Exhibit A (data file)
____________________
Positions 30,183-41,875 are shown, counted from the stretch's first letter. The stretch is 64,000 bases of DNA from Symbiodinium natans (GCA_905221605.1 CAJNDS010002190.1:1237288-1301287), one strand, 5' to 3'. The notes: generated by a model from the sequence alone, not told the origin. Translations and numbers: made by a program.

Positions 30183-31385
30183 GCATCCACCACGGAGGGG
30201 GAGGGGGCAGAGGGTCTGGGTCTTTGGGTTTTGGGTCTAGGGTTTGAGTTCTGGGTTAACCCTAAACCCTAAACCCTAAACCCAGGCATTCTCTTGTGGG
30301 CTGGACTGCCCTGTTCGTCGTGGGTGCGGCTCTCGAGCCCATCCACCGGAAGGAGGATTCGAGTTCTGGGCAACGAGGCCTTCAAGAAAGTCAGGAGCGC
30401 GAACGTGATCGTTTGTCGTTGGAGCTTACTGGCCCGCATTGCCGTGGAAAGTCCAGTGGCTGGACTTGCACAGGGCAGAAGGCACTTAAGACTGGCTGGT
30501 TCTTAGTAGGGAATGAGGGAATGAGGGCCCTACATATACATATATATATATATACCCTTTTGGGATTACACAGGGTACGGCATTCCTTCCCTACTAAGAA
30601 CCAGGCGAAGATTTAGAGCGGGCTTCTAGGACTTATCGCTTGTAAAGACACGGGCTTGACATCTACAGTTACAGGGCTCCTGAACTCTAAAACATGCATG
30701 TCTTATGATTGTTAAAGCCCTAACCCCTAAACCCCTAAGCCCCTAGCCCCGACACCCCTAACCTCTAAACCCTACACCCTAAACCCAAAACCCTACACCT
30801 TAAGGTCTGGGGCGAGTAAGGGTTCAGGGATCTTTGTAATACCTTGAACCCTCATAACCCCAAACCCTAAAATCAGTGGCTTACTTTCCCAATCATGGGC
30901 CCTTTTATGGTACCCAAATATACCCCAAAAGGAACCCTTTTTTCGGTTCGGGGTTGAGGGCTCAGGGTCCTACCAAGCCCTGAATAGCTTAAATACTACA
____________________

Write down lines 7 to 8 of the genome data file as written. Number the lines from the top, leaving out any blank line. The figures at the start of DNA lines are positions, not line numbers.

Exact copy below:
30501 TCTTAGTAGGGAATGAGGGAATGAGGGCCCTACATATACATATATATATATATACCCTTTTGGGATTACACAGGGTACGGCATTCCTTCCCTACTAAGAA
30601 CCAGGCGAAGATTTAGAGCGGGCTTCTAGGACTTATCGCTTGTAAAGACACGGGCTTGACATCTACAGTTACAGGGCTCCTGAACTCTAAAACATGCATG